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UN intent on making progress, in Liberia, and beyond

Regarding the March 21 article, "All-female unit keeps peace in Liberia": The article highlights the trailblazing deployment by the United Nations of an all-women police unit, inspiring Liberian women to join the police force and helping redress the gender imbalance among peacekeepers worldwide.

However, the article erroneously quoted the UN Mission in Liberia (UNMIL) as having stated that there were 30 reported cases of rape by UN personnel in the country in 2006, down from 45 in 2005. In 2006, 30 allegations of sexual exploitation and abuse were reported, with two cases related to sexual assault and rape.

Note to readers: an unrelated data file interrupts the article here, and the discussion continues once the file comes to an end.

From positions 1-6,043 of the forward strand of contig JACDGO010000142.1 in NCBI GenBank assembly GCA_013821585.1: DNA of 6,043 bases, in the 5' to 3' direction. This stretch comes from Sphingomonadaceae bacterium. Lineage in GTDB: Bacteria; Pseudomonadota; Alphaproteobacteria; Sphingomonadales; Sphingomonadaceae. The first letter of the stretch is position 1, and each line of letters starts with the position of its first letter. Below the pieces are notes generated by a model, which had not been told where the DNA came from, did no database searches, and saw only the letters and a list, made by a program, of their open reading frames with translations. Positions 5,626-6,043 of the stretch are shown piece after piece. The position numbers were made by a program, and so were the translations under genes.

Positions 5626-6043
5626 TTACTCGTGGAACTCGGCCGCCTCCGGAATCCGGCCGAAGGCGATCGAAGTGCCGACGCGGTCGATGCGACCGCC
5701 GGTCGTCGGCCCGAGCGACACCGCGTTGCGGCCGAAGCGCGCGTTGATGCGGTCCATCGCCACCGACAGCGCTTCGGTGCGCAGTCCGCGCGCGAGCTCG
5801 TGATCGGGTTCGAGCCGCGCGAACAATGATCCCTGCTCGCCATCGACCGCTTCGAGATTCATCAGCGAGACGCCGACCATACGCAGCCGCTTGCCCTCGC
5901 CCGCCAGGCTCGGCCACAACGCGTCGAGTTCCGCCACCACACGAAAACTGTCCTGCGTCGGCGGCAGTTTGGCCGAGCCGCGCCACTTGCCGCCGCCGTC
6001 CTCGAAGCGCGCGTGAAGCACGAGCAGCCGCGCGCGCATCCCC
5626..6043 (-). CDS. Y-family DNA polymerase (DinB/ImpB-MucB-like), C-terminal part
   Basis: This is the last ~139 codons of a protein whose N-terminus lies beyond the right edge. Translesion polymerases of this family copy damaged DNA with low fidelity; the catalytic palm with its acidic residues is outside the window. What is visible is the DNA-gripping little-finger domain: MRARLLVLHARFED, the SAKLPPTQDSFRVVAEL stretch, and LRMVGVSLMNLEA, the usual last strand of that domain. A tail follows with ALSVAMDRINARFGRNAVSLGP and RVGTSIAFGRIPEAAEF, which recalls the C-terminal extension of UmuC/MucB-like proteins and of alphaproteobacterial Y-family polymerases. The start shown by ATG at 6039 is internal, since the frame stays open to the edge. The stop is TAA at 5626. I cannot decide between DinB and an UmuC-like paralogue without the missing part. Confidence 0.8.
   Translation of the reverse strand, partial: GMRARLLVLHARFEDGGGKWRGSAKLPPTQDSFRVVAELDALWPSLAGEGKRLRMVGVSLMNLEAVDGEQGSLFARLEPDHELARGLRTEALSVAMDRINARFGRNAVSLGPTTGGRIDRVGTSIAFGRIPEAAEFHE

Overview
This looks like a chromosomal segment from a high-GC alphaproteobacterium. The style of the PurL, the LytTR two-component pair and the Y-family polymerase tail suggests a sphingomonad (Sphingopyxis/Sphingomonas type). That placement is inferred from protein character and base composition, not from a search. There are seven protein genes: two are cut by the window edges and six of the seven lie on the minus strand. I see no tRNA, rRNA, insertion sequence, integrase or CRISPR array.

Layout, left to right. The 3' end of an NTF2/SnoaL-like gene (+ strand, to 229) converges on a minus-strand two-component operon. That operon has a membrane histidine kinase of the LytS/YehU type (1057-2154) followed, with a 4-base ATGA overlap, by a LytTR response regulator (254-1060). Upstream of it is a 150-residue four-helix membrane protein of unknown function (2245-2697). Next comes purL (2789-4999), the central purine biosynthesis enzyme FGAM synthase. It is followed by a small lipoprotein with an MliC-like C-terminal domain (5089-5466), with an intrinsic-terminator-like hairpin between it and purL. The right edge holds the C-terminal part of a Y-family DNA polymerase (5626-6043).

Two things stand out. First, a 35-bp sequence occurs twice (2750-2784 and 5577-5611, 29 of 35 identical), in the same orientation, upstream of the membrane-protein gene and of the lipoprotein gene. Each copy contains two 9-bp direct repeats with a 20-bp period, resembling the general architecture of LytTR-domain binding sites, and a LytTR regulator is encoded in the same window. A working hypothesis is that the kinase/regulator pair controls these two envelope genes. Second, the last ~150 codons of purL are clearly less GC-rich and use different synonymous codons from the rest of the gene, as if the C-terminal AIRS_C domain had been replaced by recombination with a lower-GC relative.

The decrease in the number of allegations indicates that the preventive measures taken by the mission are bearing fruit. These measures included a compulsory course for all staff about sexual exploitation and abuse.

UNMIL has also involved the Liberian government, nongovernmental organizations, and local community to raise awareness. Places known for prostitution or drugs have been declared off limits to UN personnel in Liberia. UNMIL has established a hot line to encourage people to confidentially report any allegations or complaints of sexual exploitation and abuse by its personnel.

UNMIL continues to take all allegations of sexual exploitation and abuse by UN personnel very seriously and will work with the government of Liberia and other partners to eradicate this abomination.
Alan Doss
Special representative of the secretary-general and coordinator of United Nations operations in Liberia
Monrovia, Liberia

Teach religion and peace, not the Bible

In response to the March 23 Opinion piece, "Teach the Bible in public schools," by Stephen Prothero: A Bible class in the hands of many teachers – such as evangelical Christians or conservative Catholics – would probably become a vehicle by which to proselytize students.

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